Posttraumatic stress disorder (PTSD) affects a minority of trauma-exposed persons and is associated with significant impairment. This longitudinal study examined risk factors for PTSD. We tested whether the presence of injuries resulting from trauma exposure predicted the course of PTSD symptoms. In addition, we tested whether gender, trauma type, perceived life threat, and peritraumatic dissociation predicted the onset of PTSD symptoms. 236 trauma-exposed civilians were assessed for PTSD symptoms with a structured interview at four occasions during 6 months posttrauma. Path analysis showed that a model in which the female gender, assault, perceived life threat, and peritraumatic dissociation predicted PTSD severity at 1 week, and injury predicted PTSD severity 8 weeks after the traumatic event showed the best fit. However, a similar model without injury showed comparable fit. It is concluded that injuries have a negligible effect on the course of PTSD. © 2013 Springer Science+Business Media New York.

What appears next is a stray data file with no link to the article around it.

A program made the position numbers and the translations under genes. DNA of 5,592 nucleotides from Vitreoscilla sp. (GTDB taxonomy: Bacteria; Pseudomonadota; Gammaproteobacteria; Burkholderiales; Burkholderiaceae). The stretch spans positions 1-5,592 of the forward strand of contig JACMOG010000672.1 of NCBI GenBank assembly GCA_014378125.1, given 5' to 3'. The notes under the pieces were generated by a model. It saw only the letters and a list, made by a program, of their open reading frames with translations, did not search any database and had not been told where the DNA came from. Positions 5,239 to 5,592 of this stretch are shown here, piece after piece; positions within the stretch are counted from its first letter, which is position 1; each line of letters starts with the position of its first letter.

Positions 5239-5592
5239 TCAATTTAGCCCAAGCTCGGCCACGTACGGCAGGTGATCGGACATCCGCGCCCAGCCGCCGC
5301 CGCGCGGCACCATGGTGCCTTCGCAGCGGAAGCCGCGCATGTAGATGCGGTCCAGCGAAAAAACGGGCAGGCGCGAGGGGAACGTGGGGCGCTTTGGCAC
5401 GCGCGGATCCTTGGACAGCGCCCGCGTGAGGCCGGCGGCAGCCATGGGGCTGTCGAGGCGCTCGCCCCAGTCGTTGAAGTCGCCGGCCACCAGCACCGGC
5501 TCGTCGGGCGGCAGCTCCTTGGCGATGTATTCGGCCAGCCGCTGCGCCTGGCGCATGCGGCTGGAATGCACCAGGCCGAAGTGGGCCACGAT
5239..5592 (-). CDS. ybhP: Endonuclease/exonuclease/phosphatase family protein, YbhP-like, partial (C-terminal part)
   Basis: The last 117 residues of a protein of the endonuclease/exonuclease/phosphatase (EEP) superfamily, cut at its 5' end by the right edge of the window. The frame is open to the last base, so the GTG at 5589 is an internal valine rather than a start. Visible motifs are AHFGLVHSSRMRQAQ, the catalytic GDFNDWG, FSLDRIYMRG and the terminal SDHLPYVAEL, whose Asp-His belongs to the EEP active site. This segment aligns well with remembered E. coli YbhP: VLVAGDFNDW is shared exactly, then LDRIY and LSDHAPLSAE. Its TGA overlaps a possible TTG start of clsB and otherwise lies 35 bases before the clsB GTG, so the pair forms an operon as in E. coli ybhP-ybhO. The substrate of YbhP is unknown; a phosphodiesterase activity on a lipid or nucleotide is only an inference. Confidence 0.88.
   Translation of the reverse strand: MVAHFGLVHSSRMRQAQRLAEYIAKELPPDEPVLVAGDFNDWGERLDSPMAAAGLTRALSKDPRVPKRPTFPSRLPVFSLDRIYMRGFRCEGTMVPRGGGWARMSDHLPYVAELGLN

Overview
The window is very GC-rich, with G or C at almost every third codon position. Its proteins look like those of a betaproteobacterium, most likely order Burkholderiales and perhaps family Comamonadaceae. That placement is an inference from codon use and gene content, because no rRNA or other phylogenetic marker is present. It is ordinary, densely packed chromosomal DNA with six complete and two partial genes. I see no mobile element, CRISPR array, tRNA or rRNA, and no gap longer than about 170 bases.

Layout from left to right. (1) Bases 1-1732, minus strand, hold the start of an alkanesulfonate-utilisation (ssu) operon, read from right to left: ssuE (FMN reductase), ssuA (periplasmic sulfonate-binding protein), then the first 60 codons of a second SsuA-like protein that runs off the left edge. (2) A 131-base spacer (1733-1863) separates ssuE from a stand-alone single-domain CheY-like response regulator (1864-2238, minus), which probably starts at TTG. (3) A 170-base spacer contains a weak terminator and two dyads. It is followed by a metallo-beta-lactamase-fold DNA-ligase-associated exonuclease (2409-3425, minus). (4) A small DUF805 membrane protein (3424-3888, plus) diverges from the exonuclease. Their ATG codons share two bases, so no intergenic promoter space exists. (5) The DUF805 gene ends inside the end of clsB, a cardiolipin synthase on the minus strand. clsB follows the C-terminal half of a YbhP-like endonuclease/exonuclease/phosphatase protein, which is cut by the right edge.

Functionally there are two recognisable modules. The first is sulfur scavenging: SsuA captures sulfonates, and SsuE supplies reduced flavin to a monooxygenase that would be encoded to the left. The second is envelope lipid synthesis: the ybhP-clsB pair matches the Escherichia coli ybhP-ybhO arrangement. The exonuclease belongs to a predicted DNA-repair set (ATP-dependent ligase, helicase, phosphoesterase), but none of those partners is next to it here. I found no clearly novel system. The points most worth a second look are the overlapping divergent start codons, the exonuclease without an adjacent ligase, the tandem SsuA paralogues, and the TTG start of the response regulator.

|Number of pages||7|
|Journal||Journal of Clinical Psychology in Medical Settings|
|Publication status||Published - 2013|